Lauren Woods Salazar might have the most wonderful nose, taste buds and brain in brewing. As New Belgium’s specialty brand manager and wood cellar blender, she collaborates with brewers, cooking up a Salted Belgian Chocolate Stout and a mixer-ready Pear Ginger Beer. Other days, she’ll visit the Colorado brewery’s forest of 64 oak foudres, sample the evolving elixirs, then devise blends that combine ballerina gracefulness with algebra intricacy. “I think of blending as a flower, with the sour as the middle,” she says of creating beers such as La Folie. Next come petals—one fruity, maybe one funky or malty. Like a kid with a Crayola box, “just because I have 64 crayons doesn’t mean I have to use them,” she says. “If you throw in too much magenta and periwinkle, you’re off the reservation.”
This career saw Salazar travel off track. In her mid 20s, the Georgia native relocated to Colorado to snowboard, temporarily mothballing her career in geriatric social work. Upon moving to Fort Collins with a master’s in mind, she scored a part-time assistant job at New Belgium that quickly became full-time. To bone up her beer knowledge, she asked questions, lots of them, seeking ways to benefit the brewery. She noticed New Belgium had no sensory lab. Sensory labs help breweries safeguard quality, ensuring flavors hit the bull’s-eye. To create one, she spelunked online sensory blog groups and devoured books and methods, stumbling across guru Rebecca Bleibaum. Salazar participated in a prototype program for sensory studies at UC Davis. “That was the most amazing year of my life,” she says. “It helped me understand how powerful sensory science really is.”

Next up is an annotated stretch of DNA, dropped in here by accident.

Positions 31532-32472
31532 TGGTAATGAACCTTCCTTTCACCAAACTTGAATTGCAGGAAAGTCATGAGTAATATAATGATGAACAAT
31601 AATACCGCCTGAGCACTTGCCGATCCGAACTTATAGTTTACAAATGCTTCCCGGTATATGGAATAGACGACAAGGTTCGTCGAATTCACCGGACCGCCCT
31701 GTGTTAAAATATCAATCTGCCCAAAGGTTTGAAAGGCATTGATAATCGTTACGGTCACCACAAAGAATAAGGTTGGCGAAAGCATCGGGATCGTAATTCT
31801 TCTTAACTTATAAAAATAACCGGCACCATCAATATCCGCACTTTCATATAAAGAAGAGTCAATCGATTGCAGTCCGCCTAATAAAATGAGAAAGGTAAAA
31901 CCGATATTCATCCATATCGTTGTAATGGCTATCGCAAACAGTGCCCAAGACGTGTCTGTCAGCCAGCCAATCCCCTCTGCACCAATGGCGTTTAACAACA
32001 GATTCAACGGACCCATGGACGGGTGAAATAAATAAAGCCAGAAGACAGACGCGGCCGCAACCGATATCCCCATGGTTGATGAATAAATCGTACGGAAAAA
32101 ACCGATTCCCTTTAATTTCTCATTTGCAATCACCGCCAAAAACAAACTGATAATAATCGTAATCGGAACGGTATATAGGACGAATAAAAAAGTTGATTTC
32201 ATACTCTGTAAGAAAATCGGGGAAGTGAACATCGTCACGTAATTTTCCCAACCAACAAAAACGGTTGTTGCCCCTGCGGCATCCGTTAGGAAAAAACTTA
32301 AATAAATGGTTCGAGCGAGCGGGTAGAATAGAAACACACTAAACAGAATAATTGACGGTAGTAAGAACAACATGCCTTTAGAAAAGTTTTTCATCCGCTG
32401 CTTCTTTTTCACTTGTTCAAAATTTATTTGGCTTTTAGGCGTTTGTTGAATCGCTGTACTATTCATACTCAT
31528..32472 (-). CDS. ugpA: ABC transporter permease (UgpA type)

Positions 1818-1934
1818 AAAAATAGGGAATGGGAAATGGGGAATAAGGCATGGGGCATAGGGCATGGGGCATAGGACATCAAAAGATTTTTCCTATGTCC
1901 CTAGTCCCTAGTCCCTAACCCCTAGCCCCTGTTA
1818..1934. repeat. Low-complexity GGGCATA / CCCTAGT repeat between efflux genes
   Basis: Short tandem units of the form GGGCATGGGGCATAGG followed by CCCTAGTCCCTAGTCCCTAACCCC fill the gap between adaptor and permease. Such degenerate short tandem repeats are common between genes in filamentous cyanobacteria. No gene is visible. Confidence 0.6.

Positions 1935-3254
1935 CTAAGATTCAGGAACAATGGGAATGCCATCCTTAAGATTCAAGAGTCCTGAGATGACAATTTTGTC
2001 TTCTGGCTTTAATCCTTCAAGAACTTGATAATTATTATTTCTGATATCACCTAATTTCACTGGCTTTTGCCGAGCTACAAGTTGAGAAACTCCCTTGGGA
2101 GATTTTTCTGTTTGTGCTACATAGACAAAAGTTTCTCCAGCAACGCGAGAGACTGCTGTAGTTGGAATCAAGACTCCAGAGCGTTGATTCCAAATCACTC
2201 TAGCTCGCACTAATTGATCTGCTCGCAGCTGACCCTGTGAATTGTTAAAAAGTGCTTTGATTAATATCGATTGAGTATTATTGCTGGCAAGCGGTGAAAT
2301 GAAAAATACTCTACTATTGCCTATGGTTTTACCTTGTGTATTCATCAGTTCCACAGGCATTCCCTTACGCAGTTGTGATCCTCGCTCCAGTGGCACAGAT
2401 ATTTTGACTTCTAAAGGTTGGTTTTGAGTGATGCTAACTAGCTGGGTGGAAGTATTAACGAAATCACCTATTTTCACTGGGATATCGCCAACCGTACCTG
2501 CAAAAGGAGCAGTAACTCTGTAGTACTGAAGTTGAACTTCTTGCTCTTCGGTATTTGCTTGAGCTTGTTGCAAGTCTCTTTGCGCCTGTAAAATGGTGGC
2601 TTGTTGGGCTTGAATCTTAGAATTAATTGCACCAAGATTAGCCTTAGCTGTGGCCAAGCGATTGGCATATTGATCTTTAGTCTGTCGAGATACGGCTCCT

As sensory specialist, Salazar evaluated Fat Tire and Abbey, as well as barrels filled with New Belgium’s growing sour program. In time, her sensorial acumen led her to create, not just evaluate, elixirs like Le Terroir, twinning a barrel-aged sour beer’s floral, citrusy and peach-y notes to Amarillo hops. “That’s how Lips of Faith came about,” Salazar says of New Belgium’s series of risk- taking, collaborative beers, which she oversees.
“Every single job I’ve had at New Belgium didn’t exist,” she says. “I don’t actually have a business card.”
If she did, it would omit the word brewer. “I’m a terrible brewer,” she says. However, she’s an excellent teacher; she created the Beer Confidence and Beer Mentor educational programs, teaching sales associates, distribution partners and brewery employees about brewing history, raw materials, beer production, packaging and, yes, sensory secrets. “It’s all about being very inclusive and empowering people,” she says. While Salazar may have deviated from her intended career, she’s landed where she belongs. “Beer,” she says, “is its own form of social work.”